LUSSO’s Flight Editor Dave Unwin on Why Buying Your Own Jet Is Actually Rather Sensible
Why own your own aircraft? Well, if you subscribe to the old adage that time is money, then Europe’s antiquated transportation system is probably costing you a small fortune. Let’s face it, surface transport in Europe is becoming ever more impractical. The roads are reaching gridlock while the rail network is suffering from years of under-investment; so will the solution be found in the sky?
Well, if it is, it clearly won’t be found with the airlines. A recent study revealed that, due primarily to inefficiencies within the ATC system (although, incredibly, many modern jetliners are actually slower than their immediate predecessors) the average flight time for London-Paris is actually greater than it was in the 1960s.
NASA and the US FAA are actively investing in a number of new technologies that will (hopefully) make small personal aircraft a viable proposition for safe, reliable all-weather transport. Time apart, owning your own aircraft also offers greatly increased security and flexibility. Not only will you be able to fly when you want to fly, but you can also fly where you want to fly. The airlines hub and spoke system is nothing less than risible, and as pointed out earlier that it actually takes longer to travel around Europe than it did 30 years ago.
So, what to own? Well, most light fixed wing aircraft (well be looking at helicopters in another issue) can essentially be sub-divided into three distinct categories, based on their engine type. Irrespective of whether they are single or multi-engined, these three categories are piston, turboprop and jet engines.
One of the most modern piston-powered aircraft I’ve flown over the last few years is the Cirrus SR22. This ultra-modern four seater is powered by a 310hp air-cooled Continental engine, and can carry four adults and their baggage over a respectable range and reasonably high speeds. This aircraft is unique in that it has a Ballistic Recovery System (BRS) as standard. Should a real in-flight emergency develop, the pilot can pull a T-shaped handle set into the roof. This fires a rocket that deploys a parachute, lowering the aircraft to the ground. The Cirrus is also fitted with an all-glass cockpit that wouldn’t look out of place in an Airbus.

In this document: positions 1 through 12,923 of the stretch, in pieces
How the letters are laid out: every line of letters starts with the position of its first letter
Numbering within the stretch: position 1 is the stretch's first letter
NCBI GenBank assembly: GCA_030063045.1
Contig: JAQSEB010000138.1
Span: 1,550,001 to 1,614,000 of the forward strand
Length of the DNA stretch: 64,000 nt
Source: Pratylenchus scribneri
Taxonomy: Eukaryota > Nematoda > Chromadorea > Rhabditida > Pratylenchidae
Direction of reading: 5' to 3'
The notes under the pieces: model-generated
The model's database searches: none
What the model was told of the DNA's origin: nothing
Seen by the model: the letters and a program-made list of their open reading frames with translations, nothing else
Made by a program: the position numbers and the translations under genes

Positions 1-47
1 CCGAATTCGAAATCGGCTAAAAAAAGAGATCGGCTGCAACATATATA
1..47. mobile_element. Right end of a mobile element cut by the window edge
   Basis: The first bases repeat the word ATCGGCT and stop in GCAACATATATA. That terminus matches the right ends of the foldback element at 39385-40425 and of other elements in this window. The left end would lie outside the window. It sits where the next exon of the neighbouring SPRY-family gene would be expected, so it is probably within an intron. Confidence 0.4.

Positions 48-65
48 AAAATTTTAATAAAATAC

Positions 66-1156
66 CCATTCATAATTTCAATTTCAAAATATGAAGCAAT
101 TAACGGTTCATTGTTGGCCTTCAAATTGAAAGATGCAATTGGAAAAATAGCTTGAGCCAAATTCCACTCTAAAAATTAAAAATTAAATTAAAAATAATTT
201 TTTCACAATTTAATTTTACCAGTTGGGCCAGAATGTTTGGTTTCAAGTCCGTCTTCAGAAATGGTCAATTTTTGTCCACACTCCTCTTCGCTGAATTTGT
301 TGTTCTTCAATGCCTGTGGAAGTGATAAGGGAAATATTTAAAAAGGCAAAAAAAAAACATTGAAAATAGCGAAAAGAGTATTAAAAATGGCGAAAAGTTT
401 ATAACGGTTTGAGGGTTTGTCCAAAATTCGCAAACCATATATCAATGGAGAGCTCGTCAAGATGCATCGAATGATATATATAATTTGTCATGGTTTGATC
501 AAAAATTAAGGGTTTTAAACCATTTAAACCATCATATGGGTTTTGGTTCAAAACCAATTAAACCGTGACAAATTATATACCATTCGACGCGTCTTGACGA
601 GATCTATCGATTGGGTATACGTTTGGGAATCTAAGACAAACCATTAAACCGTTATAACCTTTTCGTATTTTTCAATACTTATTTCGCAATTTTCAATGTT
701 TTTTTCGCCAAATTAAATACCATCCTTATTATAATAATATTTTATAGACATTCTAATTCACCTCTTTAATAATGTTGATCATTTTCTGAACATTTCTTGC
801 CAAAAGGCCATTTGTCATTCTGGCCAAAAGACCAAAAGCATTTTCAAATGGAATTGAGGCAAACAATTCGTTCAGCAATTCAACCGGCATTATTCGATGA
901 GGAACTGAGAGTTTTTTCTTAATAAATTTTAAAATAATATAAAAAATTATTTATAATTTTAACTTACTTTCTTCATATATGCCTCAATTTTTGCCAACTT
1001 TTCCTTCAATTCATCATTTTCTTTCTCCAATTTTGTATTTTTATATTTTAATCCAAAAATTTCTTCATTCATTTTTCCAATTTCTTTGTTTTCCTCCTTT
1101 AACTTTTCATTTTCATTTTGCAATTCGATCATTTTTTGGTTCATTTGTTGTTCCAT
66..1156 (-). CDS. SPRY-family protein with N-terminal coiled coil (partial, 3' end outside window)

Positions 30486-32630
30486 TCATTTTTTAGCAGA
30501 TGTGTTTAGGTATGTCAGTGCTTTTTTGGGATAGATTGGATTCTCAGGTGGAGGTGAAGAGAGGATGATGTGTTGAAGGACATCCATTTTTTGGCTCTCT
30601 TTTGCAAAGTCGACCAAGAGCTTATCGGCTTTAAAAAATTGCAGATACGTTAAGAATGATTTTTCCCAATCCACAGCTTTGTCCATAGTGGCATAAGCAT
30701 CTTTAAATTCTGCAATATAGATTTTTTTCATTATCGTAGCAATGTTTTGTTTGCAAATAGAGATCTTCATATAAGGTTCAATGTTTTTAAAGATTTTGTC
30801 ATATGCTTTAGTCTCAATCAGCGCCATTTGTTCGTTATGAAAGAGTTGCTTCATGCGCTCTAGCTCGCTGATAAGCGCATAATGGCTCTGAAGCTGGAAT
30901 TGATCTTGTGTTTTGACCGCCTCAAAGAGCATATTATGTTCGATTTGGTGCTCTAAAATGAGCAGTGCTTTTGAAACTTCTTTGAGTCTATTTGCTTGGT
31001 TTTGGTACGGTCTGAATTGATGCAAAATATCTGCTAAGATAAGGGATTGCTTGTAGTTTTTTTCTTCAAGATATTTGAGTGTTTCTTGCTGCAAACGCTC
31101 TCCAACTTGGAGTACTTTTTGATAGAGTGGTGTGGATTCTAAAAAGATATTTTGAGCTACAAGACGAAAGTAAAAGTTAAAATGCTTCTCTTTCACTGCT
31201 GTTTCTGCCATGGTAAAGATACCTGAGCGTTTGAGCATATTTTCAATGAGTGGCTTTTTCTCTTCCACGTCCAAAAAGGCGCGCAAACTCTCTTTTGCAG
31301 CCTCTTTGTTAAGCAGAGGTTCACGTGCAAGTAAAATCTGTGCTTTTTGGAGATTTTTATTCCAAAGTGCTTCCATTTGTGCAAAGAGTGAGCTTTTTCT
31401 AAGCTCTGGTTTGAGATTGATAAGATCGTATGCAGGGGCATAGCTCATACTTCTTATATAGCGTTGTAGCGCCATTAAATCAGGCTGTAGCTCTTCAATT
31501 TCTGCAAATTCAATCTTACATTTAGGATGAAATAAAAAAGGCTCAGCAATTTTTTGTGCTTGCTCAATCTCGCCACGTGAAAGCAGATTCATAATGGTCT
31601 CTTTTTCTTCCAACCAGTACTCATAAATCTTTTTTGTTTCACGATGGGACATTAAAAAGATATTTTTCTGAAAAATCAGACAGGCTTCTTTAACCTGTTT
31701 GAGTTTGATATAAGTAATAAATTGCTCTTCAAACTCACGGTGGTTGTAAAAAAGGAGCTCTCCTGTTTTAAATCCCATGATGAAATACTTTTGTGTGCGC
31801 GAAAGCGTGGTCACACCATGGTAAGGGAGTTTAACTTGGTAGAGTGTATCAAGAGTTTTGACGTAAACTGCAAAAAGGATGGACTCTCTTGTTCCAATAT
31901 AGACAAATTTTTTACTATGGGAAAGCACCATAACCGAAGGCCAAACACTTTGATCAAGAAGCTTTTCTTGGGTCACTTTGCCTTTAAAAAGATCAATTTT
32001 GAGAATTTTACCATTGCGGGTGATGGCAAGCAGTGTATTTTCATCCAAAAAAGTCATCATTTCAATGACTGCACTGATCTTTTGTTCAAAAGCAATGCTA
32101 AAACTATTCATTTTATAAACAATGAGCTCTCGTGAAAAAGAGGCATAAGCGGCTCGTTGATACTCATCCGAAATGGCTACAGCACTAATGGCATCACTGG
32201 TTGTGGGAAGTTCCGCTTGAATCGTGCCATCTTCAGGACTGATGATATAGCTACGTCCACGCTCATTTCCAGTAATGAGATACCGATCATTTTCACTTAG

Probably the most impressive turboprop I’ve flown lately is the TBM-700. This French built aircraft is powered by a 700hp Pratt & Whitney PT6 engine, and is a truly remarkable aircraft. This is not only because it is an extraordinarily capable aircraft, but that you dont have to be a professional pilot to make full use of its extraordinary capabilities. Bearing in mind that this aircraft can carry six people while cruising at Mach 0.5 and is certified to 31,000 ft, yet comes over the fence at 85 knots. That really is a triumph of very clever design. The TBM-700 essentially created the high performance single engine turboprop class, a class that it continues to dominate more than 15 years after it first flew.
In the jet market there is a surprisingly wide range of aircraft, either flying or approaching certification. In fact, an entirely new class of Very Light Jets (VLJ) have recently appeared, all of which are aimed at the owner/pilot. These include the Cessna Mustang, Adam A-700, Beechjet Premier, Diamond D-Jet and Eclipse 500, and the interesting thing about all these aircraft is that they’re all designed to be flown single pilot.
However, the most interesting light jet has to be ATG Javelin, which I was lucky enough to experience in the simulator last year. This has the potential to be the personal aircraft and not only for fun flying. Of course, the real aircraft will have an all-weather capability, although the combination of pressurisation and its prodigious climb rate means that all but the very worst weather can be surmounted in a matter of a minute or two. Once at its optimum cruising altitude of around 40,000ft, a Mach number of 0.92 (around 530kts TAS) means that the per mile costs actually make very good economic sense. Now I’m not suggesting for a moment that this machine is within the ability of everyone, but if the simulator really is a reasonable representation of how the real aircraft will fly, then clearly it will be well within the capability of quite a few.